The Fire Quest
But the Firefly Queen laughed. Afterwards I will tell you the reason of her laughter.
“So the lovers flew here and there in the still night, taking with them their desire. They found lighted lattices ajar and entered forthwith. In one chamber there was a girl who took a love-letter from her pillow and read it in tears, by the light of a taper. In another a woman sat holding the light close to a mirror, where she looked and painted her face. A great white moth put out the trembling candle-flame with his wings.
“‘Alack! I am afraid,’ shrieked the woman; ‘the horrible dark!’
“In another place there lay a man dying. He said, ‘For pity’s sake light me the lamp, for the black night falls.’
“‘We have lighted it,’ they said, ‘long since. It is close beside you, and a legion of moths and dragon-flies flutter about it.’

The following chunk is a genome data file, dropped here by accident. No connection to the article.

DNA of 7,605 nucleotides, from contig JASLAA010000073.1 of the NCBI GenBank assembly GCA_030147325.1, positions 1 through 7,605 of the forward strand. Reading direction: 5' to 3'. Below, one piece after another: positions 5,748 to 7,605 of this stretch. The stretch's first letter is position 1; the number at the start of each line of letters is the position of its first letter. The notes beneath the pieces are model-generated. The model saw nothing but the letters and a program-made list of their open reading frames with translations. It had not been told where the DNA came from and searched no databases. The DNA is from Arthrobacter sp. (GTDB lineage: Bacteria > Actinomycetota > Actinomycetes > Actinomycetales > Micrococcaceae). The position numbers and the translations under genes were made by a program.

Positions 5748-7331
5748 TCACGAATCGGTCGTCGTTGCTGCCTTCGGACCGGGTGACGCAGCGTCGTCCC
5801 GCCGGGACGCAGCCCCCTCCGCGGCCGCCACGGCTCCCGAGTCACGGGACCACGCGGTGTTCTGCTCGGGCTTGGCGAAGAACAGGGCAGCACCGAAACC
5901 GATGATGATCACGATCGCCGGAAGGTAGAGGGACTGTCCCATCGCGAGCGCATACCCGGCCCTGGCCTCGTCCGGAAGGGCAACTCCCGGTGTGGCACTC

“‘I cannot see anything at all,’ murmured the man.
“But those that flew on the Fire Quest burnt their frail wings in the fire. In the morning they lay dead by the hundred and were swept away and forgotten.
“The Firefly Queen was safe in her lotus bower with her beloved, who was as bright as she, for he was a great lord of the Fireflies. No need had he to go upon the Fire Quest. He carried the living flame beneath his wings.
“Thus the Firefly Queen deceived her lovers, and therefore she laughed when she sent them from her on a vain adventure.”
“Be not deceived,” cried the Wise Poet, “oh, little children of the night. The Firefly Queen is always the same. Give over the Fire Quest.”
But the moths and the cockchafers and the dragon-flies paid no heed to the words of the Wise Poet. Still they fluttered about his taper, and they burnt their bright wings in the flame and so died.
Presently the Poet blew out the light. “I must needs sit in the dark,” he said; “it is the only way.”